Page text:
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Freedom of Information – Freedom of the Individual? 
by Clive Ponting, John Ranelagh, Michael Zander and Simon Lee, edited by Julia Neuberger.
Macmillan, 110 pp., £4.95, May 1987, 0 333 44771 9
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... of the existence of MI5 and MI6 and of their directors’ identity – and even the Soviet state tells its citizens that the KGB exists and who the head of it is. It is on this crazy situation that ChapmanPincher has built his entire career. Since he is extremely right-wing, and willing to swallow even the most ridiculous claptrap in the furtherance of the Anti-Communist Cause, Pincher at least has ...
12 October 1989
The Intelligence Game: Illusions and Delusions of International Espionage 
by James Rusbridger.
Bodley Head, 320 pp., £12.95, August 1989, 0 370 31242 2
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The Truth about Hollis 
by W.J. West.
Duckworth, 230 pp., £14.95, September 1989, 0 7156 2286 2
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... James Rusbridger answers this point in a special chapter. He chronicles, first, how much of the media themselves are absorbed into the Intelligence game. He cites the Daily Express journalist ChapmanPincher as a perfect example of how officers in MI5 and MI6, assisted in one shocking case by the deputy leader of the Labour Party, George Brown, get their side of the story into newspapers. They ...

Cowboy Coups

Phillip Knightley

10 October 1991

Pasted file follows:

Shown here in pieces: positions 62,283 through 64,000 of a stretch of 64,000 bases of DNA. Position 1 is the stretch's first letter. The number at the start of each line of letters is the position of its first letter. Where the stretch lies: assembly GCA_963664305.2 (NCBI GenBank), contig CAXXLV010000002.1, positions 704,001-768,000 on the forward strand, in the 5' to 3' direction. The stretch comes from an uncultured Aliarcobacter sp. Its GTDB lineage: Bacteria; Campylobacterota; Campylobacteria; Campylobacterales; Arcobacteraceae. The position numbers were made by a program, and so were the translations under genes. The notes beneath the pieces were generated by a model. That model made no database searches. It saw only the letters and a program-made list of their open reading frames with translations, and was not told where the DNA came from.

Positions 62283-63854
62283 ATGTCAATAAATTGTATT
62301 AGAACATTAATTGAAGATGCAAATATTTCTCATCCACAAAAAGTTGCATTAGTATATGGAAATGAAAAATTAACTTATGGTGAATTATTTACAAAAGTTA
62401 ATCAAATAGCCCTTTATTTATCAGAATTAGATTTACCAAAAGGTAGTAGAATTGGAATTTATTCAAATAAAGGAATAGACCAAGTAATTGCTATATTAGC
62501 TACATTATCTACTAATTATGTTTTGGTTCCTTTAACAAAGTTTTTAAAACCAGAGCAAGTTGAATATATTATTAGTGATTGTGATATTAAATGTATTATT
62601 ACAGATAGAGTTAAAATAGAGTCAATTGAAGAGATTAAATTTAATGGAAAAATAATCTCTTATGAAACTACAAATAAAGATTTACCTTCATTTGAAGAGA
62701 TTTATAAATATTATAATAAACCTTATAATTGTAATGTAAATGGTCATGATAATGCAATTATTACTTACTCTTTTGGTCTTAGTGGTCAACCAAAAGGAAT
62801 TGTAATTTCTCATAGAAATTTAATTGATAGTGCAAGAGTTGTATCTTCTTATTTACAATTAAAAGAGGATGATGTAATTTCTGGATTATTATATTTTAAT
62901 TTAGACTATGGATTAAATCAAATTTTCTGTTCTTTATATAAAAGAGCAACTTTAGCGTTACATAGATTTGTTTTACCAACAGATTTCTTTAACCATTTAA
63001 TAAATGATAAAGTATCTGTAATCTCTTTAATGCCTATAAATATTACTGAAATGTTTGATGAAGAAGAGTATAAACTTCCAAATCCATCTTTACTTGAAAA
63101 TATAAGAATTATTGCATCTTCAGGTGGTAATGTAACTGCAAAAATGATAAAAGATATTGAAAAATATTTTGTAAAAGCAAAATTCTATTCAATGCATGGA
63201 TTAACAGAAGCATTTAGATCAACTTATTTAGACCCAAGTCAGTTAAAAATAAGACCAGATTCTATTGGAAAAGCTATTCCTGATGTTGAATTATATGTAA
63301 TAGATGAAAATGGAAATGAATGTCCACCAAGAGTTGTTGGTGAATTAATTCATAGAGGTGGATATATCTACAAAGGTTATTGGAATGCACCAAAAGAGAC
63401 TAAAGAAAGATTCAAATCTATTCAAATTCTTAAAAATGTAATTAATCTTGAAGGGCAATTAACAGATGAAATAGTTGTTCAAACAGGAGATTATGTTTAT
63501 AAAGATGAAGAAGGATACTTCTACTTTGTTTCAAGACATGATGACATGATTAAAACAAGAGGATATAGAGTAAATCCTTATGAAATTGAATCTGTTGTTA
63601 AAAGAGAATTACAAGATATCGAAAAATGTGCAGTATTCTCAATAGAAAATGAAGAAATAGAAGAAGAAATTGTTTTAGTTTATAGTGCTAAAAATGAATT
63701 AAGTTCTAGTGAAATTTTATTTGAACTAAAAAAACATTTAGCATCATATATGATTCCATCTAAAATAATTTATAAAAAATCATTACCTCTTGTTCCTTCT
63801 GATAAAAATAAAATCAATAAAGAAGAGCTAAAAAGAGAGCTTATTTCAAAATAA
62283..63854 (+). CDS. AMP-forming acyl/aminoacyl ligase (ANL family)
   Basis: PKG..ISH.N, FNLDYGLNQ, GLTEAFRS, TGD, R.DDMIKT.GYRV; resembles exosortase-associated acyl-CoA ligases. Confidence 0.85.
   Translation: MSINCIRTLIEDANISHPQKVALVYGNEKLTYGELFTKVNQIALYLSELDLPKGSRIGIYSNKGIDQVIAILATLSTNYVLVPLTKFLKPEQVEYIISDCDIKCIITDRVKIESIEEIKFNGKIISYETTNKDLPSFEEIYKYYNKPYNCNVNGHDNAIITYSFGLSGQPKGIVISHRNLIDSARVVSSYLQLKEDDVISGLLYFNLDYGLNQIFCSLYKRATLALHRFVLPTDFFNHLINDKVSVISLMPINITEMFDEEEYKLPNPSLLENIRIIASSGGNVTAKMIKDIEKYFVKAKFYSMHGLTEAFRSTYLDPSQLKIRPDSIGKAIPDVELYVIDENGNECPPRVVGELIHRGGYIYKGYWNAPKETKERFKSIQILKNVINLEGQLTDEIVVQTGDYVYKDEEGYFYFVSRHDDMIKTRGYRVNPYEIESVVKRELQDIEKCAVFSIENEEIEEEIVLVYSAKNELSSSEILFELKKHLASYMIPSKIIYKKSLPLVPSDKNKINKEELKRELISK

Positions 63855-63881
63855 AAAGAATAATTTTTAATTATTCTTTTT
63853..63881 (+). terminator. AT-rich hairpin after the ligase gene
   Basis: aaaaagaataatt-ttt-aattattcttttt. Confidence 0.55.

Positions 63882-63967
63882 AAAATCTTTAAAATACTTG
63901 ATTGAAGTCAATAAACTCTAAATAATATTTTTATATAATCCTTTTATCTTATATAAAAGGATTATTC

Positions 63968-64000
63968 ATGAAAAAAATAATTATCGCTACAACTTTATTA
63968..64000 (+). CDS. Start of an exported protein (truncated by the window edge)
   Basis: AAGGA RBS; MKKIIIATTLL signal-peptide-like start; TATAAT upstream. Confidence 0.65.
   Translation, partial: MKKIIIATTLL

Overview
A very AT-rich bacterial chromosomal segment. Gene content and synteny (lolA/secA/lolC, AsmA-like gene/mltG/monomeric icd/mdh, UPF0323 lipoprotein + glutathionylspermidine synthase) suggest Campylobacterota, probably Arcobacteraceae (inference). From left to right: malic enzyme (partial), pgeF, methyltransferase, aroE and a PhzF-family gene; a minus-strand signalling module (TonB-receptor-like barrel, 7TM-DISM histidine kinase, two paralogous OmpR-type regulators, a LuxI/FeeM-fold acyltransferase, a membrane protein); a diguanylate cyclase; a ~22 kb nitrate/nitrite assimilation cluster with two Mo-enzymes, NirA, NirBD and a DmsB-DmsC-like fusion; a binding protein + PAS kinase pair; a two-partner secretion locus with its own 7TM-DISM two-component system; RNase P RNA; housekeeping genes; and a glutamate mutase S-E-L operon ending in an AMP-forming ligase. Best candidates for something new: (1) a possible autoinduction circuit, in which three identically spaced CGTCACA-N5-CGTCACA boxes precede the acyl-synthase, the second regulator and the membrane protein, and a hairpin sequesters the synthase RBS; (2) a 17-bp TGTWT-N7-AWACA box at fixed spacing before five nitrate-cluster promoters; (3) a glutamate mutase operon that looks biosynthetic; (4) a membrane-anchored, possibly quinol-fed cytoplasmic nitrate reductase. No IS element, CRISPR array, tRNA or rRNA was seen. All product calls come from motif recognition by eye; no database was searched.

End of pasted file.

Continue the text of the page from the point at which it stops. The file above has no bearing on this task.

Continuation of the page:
Smear! Wilson and the Secret State 
by Stephen Dorrill and Robin Ramsay.
Fourth Estate, 502 pp., £20, August 1991, 9781872180687
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... of such journalists is worth a book of its own. Auberon Waugh’s involvement, in Private Eye and the Spectator, can be explained in terms of his mischievous iconoclasm. But what are we to make of ChapmanPincher, who does not seem to mind the fact that the secret state regarded him as ‘a contact who could be used to plant leaks’. Did Mr Pincher never think of asking himself why the secret state ...

Diary

Hamish MacGibbon: My Father the Spy

16 June 2011
... that its distribution was restricted to Stalin, Molotov and on occasion, depending on the level of secrecy, a few other members of the Politburo. Last March Chervonnaya was put in touch with ChapmanPincher, the journalist and author of books about spies. In an ‘information barter’ she gave him some of the Lota information in return for James’s story, which Pincher had been given by a friend of ...
25 October 1990
No Other Choice 
by George Blake.
Cape, 288 pp., £12.99, September 1990, 0 224 03067 1
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Inside Intelligence 
by Anthony Cavendish.